Some years later, though, I remember giving it a spin and suddenly picking up on the lyrics. ‘She was a winner that became a doggie’s dinner.’
The story that Basher incorporates into this bright and breezy sounding song is supposedly that of Marie Prevost – and don’t ask me why he made that slight alteration to her name. Prevost was as Lowe puts it a ‘mysterious angel of the silent screen’ who worked with some big names in Tinseltown and was regularly cast as a flapper in the Roaring Twenties. She experienced problems though adjusting to the world of the talkies. She began to pile on the pounds. Parts began drying up. Se began hitting the bottle. She couldn’t dry herself out.
According to Kenneth Anger’s sordid and sometimes unsubstantiated book Hollywood Babylon, Prevost was found dead in her apartment by cops, her corpse half-eaten by her starving pet Dachshund, who had nothing else to survive on.
The veracity of Hollywood Babylon has been disputed since the day it came out. In fact, it was banned within ten days of its original publication in English in 1965 and wouldn’t find its way back into print until a decade later when my guess is that Nick Lowe read a copy or at least discussed the Prevost story with someone who had got his or her mitts on the book.
It would also be my guess that Lowe didn’t read the review of its reprint from a critic from The New York Times, who denounced it thus: ‘If a book such as this can be said to have charm, it lies in the fact that here is a book without one single redeeming merit.’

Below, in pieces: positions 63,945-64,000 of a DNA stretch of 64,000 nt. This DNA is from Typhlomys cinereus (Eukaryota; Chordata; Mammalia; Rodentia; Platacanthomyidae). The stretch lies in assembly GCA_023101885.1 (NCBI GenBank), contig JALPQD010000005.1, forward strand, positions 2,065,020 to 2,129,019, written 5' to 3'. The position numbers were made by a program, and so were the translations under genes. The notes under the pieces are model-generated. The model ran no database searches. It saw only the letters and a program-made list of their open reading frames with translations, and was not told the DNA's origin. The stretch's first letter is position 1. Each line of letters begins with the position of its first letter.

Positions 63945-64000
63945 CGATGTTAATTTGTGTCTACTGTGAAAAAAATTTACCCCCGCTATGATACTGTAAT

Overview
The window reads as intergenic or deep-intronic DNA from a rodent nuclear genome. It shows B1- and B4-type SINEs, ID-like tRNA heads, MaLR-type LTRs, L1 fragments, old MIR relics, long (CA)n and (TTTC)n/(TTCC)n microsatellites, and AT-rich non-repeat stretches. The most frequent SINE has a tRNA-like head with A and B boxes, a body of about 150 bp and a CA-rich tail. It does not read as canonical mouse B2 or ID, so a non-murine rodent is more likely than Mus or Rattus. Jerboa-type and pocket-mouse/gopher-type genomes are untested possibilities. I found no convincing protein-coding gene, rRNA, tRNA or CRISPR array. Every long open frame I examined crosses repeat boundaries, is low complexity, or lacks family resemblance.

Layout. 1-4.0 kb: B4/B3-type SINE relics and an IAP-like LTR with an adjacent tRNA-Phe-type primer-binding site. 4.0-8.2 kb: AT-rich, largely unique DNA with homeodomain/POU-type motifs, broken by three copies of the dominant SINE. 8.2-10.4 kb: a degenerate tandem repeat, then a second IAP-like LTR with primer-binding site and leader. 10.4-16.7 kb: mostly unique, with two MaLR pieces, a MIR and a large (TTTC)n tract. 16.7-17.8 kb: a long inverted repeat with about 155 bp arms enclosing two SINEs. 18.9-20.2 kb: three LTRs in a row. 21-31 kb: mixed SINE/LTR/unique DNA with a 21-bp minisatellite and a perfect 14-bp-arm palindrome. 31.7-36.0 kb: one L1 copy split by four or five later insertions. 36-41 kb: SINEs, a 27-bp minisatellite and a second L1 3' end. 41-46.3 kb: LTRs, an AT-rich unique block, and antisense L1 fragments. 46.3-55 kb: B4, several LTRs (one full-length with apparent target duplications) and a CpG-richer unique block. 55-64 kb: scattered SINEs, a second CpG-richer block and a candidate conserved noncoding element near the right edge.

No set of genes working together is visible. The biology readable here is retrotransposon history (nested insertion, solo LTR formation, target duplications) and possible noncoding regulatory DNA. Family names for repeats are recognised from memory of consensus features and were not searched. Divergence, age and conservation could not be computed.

Well, to be fair, it also went on to inspire a great track too, albeit a great track that is definitely more than a little sick and very probably wilfully inaccurate.
The not so salacious truth of the matter?
In all likelihood the pet pooch had tried to rouse the dead actress and in doing so left some teeth marks on her body.
Here is Marie Provost:
Joining Marie Provost on the EP were Born A Woman (a song originally performed by Sandy Posey), Shake That Rat and Endless Sleep. Just in case you don’t know why Lowe called the EP Bowi, then Google is your friend, albeit a friend that insists on incessantly spying on you. Startpage is maybe a better friend to have.
The song later made its way on to Nick’s 1978 album, Jesus of Cool, or Pure Pop for Now People, as it was re-titled for the rather more God-fearing American market.
More Nick Lowe in the coming months, folks.
Finally a quick mention for Stuart Cosgrove, the author of Hampden Babylon, which obviously took the template of the Anger book but substituted bevvied up Scottish footballers like Jinky Johnstone out on the randan in Ayrshire coastal towns for depraved and drug addled movie stars and celebrities living in la-la land.
On an entirely different theme is Cosgrove’s soon to be published Detroit 67, which details an incredibly dramatic and creative musical year in the Motor City focussing on acts such as The Supremes, Marvin Gaye and The MC5 during a time of urban riots, revolutionary counterculture and the escalating war in Vietnam.
For Stuart’s Detroit 67 Facebook page, here you go.
And for a great blog featuring six of Stuart’s favourite artists from Detroit, click here.